The computer that could usher in world government

The computer

Microwave apparatus used in NIST quantum computing experiments (National Institute of Standards and Technology)

By Mark Ellis

The United States and its adversaries are engaged in a feverish contest to produce the world’s first operational quantum computer. Whoever holds the keys to the computer will also hold the keys to the kingdoms of the earth – controlling their financial and national security affairs.

“Such a system theoretically would have enough computing power to open the encrypted secrets of every country, company and person on the planet. It would also enable a foreign creator to end America’s dominance of the information-technology industry and the global financial system,” writes Arthur Herman, a senior fellow at the Hudson Institute, in a piece that appeared in the Wall Street Journal.

The quantum computer will solve problems thousands of times faster than any supercomputers in use today by employing the principles of quantum mechanics.

“All current computers process data in a linear sequence of one and zeros,” Herman notes. But in the curious world of quantum mechanics “a quantum bit, or ‘qubit,’ can be a zero and a one at the same time, and do two computations at once.

This presents a gigantic problem for encryption, which keeps your bank account safe – along with corporate and government secrets. Encryption is based on math problems that would take a normal computer centuries to solve.

“A future quantum computer will be able to decrypt such systems almost instantaneously,” Herman writes. “Even Blockchain will not be able to withstand the first quantum attack if it relies on two-key encryption architecture, which protects nearly all digital information today.

“To understand the scale of the threat, imagine a thousand Equifax breaches happening at once.” In the wrong hands, a diabolical person or government entity could gain control of the world — exceeding the threat of the worst James Bond-style super-villains.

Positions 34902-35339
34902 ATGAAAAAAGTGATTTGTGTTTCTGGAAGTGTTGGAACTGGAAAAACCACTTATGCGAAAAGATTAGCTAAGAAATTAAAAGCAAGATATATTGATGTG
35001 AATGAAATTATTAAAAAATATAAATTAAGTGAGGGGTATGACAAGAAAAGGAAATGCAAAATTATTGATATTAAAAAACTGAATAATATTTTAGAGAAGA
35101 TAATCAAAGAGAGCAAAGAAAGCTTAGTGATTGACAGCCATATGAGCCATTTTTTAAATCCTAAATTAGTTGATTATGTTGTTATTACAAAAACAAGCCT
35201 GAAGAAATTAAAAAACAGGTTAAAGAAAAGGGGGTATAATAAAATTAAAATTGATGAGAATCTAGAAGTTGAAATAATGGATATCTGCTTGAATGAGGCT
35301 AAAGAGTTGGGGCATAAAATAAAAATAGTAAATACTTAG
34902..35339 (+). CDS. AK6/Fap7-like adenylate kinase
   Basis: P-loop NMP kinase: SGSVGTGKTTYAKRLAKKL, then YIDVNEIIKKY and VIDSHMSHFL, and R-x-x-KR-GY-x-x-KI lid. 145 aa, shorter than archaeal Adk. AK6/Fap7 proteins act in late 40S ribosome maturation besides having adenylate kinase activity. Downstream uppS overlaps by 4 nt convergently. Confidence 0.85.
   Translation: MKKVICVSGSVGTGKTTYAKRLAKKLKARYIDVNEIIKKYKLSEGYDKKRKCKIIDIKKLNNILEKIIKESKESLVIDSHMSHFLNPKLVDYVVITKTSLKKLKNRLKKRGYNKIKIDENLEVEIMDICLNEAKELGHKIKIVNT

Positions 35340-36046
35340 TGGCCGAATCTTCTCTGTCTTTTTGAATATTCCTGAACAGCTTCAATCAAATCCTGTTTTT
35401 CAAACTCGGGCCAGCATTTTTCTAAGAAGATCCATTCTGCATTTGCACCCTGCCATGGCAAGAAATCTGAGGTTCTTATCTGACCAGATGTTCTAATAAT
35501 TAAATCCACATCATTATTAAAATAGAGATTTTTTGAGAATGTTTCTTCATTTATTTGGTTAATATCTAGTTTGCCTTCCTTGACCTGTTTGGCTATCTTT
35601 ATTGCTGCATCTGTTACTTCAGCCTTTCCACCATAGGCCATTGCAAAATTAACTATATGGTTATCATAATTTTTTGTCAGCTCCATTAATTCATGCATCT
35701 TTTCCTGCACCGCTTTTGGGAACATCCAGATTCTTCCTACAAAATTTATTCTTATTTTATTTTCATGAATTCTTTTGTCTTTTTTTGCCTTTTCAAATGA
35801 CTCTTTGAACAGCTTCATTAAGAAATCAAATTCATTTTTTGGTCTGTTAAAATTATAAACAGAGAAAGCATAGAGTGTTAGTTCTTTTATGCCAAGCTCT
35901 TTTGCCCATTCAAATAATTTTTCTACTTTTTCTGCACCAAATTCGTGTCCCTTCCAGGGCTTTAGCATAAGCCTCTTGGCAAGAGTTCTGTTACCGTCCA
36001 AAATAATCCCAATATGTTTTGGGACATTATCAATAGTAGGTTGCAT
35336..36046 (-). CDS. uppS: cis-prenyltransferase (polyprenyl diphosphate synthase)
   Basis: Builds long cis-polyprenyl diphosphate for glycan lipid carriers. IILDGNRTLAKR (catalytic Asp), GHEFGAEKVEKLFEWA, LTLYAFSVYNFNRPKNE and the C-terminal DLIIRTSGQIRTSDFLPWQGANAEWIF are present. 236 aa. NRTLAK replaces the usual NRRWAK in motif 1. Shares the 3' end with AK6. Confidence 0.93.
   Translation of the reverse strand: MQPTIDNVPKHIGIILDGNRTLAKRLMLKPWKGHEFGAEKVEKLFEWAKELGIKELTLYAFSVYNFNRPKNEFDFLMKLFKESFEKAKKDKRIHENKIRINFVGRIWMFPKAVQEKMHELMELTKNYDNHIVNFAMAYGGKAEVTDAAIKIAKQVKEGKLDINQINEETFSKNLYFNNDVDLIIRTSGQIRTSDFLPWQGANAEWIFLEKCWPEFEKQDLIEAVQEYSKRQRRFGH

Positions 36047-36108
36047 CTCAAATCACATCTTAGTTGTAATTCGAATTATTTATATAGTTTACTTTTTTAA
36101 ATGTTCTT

Most experts believe such a computer will be developed within the next 10 years, according to Herman. In the U.S., much of the work on quantum computing is being conducted by companies like Google and Microsoft.

The European Union is investing nearly €1 billion to produce such a computer. Australia, the U.K. and Russia have also entered the quantum race.

“But the real national leader in quantum research investment is China,” according to Herman. “This summer it launched the first satellite capable of transmitting quantum data. It’s building the world’s largest quantum research facility to develop a quantum computer specifically for code breaking and supporting its armed forces, with quantum navigation systems for stealth submarines. “Beijing is investing around $10 billion in the facility, which is to be finished in 2½ years.”

By contrast, the U.S. government is spending only $200 million a year on quantum research, spread throughout several agencies—from the National Security Agency to the Energy Department. “While IBM recently set a new benchmark with its 17-qubit processor, and Google insists it will reach the 50-qubit threshold before the end of this year, China is steadily advancing toward a 40-qubit prototype—and remains determined to reach “quantum supremacy.”

Fifty qubits represents the threshold of quantum preeminence, hegemony, and potential world control. Herman is calling for a “National Quantum Initiative” fashioned after the Manhattan Project that developed the first atomic bomb to make sure the U.S. is the first to develop such a computer.

“Equally important is to make sure that America’s financial system, critical infrastructure and national-security agencies are fully quantum resistant. In a world of quantum proliferation, the risks are too great to ignore,” he notes.

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